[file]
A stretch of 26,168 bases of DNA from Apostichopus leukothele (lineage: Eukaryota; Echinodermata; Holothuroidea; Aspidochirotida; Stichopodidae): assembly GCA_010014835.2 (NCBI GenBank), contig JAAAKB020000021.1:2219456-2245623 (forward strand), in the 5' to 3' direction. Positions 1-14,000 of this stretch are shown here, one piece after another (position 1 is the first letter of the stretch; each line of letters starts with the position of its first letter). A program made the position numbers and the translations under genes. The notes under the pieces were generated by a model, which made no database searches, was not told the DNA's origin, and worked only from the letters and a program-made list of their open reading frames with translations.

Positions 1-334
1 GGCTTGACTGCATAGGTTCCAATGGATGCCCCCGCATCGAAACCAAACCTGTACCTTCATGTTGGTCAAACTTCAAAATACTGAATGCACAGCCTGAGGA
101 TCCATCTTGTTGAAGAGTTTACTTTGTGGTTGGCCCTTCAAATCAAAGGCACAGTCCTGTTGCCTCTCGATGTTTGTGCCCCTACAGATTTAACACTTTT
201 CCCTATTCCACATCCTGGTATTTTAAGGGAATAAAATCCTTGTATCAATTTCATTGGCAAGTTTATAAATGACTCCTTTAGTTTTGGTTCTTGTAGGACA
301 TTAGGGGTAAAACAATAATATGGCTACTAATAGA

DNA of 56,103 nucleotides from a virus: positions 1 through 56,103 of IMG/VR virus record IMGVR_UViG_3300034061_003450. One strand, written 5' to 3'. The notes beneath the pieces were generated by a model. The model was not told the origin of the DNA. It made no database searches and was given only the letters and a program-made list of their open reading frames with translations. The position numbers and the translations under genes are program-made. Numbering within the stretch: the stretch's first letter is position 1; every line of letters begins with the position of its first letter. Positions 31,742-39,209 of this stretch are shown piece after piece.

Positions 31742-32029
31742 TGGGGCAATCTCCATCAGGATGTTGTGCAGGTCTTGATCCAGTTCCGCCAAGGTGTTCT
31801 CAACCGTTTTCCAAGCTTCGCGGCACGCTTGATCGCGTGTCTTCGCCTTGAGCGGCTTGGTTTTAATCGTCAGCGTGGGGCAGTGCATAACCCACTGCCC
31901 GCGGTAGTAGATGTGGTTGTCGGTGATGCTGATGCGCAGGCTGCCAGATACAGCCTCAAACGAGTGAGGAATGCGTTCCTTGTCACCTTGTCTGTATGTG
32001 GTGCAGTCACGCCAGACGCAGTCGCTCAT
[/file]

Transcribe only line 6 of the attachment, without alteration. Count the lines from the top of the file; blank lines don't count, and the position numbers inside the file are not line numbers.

301 TTAGGGGTAAAACAATAATATGGCTACTAATAGA